Until recently, "quality island" was a nice place to be heading, generally agreed on with warm words, conveniently light on detail, poor on connections, but most of all not too crowded. It was a luxury destination, but the island has just become mainstream.
Quality has many attractions in healthcare, not least to patients in preventing ill-health or managing problems effectively when they arise. For the more initiated, the correlations between quality, safety and case volumes are well known. It is not a great leap to then map case mix to cost efficiency by site and physician or to look at outcomes variation or inequality. Quality has come a long way from early clinical governance approaches and the quality and outcomes framework.
The healthcare beach has been packed with quality ideas this summer, prompted by the final report of Lord Darzi's next stage review. The Conservatives have set out ideas to commission against outcomes. The National Institute for Health and Clinical Excellence will be setting independent quality standards. Quality accounts will be published by all health providers, with new easy-access information portals and a rejuvenated NHS Choices website. Hospital payments will start to reflect patient experience and new best practice tariffs will evolve. Plans to strengthen the clinical excellence awards scheme and create a plethora of new medical director posts have also been announced.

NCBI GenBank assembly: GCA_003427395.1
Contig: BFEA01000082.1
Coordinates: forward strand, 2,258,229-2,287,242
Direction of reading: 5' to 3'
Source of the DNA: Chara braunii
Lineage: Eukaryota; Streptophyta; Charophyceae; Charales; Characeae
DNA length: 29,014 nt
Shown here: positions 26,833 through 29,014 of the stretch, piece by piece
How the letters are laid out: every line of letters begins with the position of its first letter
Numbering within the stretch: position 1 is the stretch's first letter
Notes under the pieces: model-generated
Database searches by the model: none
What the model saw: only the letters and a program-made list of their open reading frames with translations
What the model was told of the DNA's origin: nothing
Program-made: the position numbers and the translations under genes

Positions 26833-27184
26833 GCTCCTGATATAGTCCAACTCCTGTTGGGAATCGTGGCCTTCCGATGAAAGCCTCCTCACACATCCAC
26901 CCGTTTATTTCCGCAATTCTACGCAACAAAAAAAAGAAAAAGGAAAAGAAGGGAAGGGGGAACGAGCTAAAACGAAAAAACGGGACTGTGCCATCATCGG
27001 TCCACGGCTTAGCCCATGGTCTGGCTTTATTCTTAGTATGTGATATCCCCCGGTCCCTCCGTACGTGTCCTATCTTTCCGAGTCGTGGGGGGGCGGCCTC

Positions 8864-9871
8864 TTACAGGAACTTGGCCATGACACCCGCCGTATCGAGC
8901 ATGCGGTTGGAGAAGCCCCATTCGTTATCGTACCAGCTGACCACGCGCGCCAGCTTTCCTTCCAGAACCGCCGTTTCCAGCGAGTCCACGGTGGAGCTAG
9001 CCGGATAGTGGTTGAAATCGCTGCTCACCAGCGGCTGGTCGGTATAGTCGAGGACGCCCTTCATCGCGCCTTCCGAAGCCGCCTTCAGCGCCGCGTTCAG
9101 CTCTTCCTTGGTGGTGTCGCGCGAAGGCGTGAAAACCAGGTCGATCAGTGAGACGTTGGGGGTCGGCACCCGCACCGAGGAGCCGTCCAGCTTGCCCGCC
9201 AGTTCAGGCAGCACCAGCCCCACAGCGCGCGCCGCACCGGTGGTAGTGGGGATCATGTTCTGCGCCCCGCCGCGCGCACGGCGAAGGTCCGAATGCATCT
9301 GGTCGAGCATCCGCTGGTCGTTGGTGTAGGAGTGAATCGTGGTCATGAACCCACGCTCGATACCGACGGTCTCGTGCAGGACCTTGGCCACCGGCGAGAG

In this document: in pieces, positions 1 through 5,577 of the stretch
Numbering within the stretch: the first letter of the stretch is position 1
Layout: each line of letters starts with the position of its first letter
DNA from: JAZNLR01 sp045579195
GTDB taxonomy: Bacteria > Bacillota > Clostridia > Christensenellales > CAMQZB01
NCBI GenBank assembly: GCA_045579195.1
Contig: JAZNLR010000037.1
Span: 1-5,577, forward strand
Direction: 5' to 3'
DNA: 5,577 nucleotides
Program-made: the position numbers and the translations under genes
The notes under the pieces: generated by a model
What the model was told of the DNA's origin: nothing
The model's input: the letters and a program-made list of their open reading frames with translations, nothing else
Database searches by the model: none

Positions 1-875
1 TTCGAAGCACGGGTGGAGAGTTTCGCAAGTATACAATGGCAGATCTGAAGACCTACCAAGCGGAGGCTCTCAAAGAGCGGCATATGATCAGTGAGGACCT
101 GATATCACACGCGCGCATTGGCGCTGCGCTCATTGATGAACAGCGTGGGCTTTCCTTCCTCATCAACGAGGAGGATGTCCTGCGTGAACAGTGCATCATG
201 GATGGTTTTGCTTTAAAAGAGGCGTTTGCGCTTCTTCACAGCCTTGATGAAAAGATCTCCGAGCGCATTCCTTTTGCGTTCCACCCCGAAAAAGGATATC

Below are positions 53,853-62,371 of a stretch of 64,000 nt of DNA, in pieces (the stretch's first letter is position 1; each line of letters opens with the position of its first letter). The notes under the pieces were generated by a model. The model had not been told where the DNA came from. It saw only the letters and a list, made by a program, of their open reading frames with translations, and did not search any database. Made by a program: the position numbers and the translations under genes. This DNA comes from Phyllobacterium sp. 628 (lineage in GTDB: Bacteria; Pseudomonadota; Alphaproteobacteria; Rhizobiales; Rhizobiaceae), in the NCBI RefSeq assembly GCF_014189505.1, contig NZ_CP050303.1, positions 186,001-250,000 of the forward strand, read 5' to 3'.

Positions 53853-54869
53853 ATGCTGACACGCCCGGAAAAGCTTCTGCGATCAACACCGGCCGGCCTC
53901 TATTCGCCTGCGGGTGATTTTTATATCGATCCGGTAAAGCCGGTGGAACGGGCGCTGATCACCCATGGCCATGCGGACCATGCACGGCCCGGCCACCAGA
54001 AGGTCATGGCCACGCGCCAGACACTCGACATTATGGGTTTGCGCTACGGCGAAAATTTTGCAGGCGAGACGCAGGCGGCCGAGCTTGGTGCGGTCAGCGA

All this for£550m - an absolute bargain - if you take parliamentary questions at face value.
Like motherhood and apple pie, it is difficult to disagree with most of these ideas. The reality often underpins the rhetoric in policy documents. What is said is not the problem - what isn't often is. Think back to the Health and Social Care Bill, which defines the Care Quality Commission's functions in assuring safety and quality, assessing the performance of commissioners and providers, monitoring the operation of the Mental Health Act and ensuring that regulation and inspection activity is co-ordinated and managed.
At the same time as creating a commission with fantastic new enforcement powers, the Department of Health seems to have set up duplicating initiatives such as a new national quality board, quality accounts and quality oversight at primary care trust and strategic health authority level as part of commissioning.
Perhaps there's nothing wrong with this, but it does predetermine what kind of regulation you have - the overlapping, skinny budget variety. Who wouldn't have liked to have been a fly on the wall when the NHS chief executive mentioned these new helpful initiatives to the incoming commission chair?
A popular quote from Mark Twain springs to mind: "There are basically two types of people. People who accomplish things and people who claim to have accomplished things. The first group is less crowded."